That’s right. Chester finds himself bonded to this boy in such a way that he can’t even describe it at first. Gus, who doesn’t talk, seems to understand the things that Chester asks him and he answers back (some of the time). Using this new tool for communication, Chester gets Gus to trust him because he needs him now more than ever. But Chester has just been told he’s not allowed in school anymore because he’s not a certified service dog.

Strange things have been going on with Gus lately and it all comes to a head once the fire alarms go off at school. Being frightened at first, Chester loses track of Gus but forces his way to his boy. He finds Gus passed out in a closet and Gus is taken to the hospital for a few days.

Gus has epilepsy.

Now Chester has a renewed sense of responsibility for the boy and their relationship changes daily.

Can Chester be the dog that Gus needs him to be?

I love that this book is told from the perspective of a dog. He thinks about how hard it is to communicate with humans because they assume they know what’s best. He is also a firm believer that (despite popular opinion) dog cannot read, but he uses other clues to figure out what words mean.

The way that Chester slowly falls in love with Gus is absolutely perfect. As someone on the spectrum myself, when I meet new people or start new relationships, everything has to move very slow. Just ask my boyfriend 🙂

This is a book thatI felt connected to from the beginning. In fact, once I started reading it, I didn’t put it down.

View all my reviews

The Secret Keepers: A Book Review

One of my favorite authors since high school has been Trenton Lee Stewart. I fell in love with his writing when I just happened to pick “The Mysterious Benedict Society” off of the shelf one day and his latest adventure is no exception.

The Secret Keepers is about a young boy who finds solace in finding intriguing hiding places. After one attempt to find a new space for himself, he happens upon a watch. But is isn’t an ordinary watch; it see that it doesn’t tell time.

After a ton of attempts to figure out what it’s supposed to do, he Connor finds out that it can make him invisible. But like all magic, it comes with a price and he is temporarily blind when he uses it.

Connor and  his mom are in a tight spot financially so he sets out to find out the worth of the watch. After visiting several shops, he learns that it’s very valuable and the most important (yet unseen) man in the city wants it too. They call him The Smoke.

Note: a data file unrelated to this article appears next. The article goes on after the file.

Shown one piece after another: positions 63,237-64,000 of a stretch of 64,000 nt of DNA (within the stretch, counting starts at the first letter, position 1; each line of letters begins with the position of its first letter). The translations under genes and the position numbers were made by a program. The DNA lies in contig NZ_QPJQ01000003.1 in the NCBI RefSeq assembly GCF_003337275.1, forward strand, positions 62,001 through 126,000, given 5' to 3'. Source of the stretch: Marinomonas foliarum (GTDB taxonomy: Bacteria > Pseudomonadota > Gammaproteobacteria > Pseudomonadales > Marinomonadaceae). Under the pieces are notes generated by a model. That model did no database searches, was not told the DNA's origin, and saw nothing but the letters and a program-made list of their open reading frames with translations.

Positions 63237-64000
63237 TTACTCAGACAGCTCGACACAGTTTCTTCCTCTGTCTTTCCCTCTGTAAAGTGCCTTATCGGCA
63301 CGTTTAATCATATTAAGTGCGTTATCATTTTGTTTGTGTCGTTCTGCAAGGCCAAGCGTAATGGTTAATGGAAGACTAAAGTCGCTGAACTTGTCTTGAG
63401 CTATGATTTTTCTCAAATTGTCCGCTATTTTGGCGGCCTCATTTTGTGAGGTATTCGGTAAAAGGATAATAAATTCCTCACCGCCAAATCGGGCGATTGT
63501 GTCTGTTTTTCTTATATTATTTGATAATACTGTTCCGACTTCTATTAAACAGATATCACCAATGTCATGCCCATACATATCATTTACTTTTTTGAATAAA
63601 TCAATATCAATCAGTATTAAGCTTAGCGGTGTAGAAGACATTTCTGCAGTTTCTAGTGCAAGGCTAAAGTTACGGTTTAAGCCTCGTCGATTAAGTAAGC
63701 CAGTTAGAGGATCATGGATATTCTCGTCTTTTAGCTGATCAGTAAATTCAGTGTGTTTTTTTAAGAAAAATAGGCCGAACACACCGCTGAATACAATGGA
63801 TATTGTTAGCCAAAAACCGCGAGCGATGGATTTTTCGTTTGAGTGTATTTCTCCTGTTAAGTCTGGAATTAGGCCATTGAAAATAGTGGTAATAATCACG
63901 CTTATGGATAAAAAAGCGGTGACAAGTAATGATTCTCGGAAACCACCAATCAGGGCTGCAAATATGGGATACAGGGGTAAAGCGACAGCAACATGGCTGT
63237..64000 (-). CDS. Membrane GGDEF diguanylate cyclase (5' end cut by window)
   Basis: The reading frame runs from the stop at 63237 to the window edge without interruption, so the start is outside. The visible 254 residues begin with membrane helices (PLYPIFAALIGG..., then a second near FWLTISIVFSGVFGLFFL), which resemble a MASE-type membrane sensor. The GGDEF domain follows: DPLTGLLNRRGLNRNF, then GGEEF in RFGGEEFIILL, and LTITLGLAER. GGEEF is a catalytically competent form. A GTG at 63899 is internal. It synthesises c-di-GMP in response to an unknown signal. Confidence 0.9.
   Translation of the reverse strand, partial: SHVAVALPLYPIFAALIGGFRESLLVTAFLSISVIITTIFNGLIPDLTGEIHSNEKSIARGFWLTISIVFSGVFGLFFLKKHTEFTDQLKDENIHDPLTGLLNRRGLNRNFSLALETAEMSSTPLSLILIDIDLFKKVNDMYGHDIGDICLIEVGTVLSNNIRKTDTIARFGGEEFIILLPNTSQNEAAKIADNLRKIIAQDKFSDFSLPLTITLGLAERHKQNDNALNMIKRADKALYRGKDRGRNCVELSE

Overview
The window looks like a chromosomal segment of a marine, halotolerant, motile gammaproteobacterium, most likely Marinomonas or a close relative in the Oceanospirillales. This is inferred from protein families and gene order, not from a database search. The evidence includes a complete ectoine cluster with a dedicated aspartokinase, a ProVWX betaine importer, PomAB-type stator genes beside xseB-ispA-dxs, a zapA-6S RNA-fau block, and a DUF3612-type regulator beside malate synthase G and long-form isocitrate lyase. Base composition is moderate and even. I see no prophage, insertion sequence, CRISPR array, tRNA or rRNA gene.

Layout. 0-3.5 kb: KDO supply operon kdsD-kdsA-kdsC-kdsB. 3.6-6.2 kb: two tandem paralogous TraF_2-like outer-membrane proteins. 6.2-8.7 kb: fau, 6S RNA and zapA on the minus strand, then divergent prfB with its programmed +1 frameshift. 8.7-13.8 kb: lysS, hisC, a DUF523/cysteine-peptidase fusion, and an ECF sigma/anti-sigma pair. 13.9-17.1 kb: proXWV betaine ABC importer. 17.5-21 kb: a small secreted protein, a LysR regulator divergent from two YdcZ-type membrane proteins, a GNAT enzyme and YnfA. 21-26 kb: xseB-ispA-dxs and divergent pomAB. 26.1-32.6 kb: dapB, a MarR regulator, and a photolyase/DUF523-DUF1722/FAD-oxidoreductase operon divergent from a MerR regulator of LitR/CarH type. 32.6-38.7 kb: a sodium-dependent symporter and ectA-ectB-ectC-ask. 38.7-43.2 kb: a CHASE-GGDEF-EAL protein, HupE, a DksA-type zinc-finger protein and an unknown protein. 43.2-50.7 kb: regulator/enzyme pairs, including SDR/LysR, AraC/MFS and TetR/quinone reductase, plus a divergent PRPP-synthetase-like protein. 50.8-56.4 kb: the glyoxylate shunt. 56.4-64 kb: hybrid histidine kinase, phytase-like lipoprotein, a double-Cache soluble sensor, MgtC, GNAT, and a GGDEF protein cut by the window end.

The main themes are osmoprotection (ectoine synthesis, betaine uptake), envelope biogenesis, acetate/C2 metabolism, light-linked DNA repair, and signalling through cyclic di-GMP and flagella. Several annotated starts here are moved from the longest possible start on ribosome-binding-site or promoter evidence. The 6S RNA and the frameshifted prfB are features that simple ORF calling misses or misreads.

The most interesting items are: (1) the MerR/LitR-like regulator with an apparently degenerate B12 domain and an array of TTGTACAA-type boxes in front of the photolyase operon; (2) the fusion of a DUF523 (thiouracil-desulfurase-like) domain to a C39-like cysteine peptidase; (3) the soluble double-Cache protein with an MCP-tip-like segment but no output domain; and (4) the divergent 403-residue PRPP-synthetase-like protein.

The boy does a lot of research and actually finds out who the watch belongs to so he sets out to find their family. This leads to a lot of danger and chaos (and booby traps) in an attempt to keep the power of the watch out of the wrong hands.

img_1465

Book Review: Where Am I Now?

You all know who Mara Wilson is, even if you don’t realize it. She is best know for her roles at Natty in “Mrs. Doubtfire” and Matilda in the movie based off of the book of the same name. Based on the information I’ve gathered by following her on Twitter for a while is that everyone had a crush on her at one time.

I waited all summer to read this book and I’m proud to say I was the first person to get the book from the local library.

In her memoir that just came out, she gives us a glimpse into the life of a child actor. It includes learning about new things at a young age (sex, I’m just going to say it, sex), dealing with losing a parent, and finding out that Hollywood may no longer want you.

My favorite chapter was when she writes a letter to the character Matilda and apologizes for hating her at one point. She didn’t realize that the character meant so much to so many people and she isn’t ashamed to be recognized as the little book worm anymore.

What I love about this book is that is dives deep into issues that most people don’t want to talk about. She was diagnosed with OCD at a young age after she read the book “Kissing Doorknobs” and brought it to her father’s attention. Likewise, I realized I had OCD and Asperger’s Syndrome after watching the TV show Parenthood. That’s why it’s important for people to speak up about their mental illnesses. It lets people know they aren’t alone and may make them realize that they need help.

Mara has come to terms with her time in Hollywood, but she’s staying busy by writing and being an active member in the community.

 

9780143128229.jpg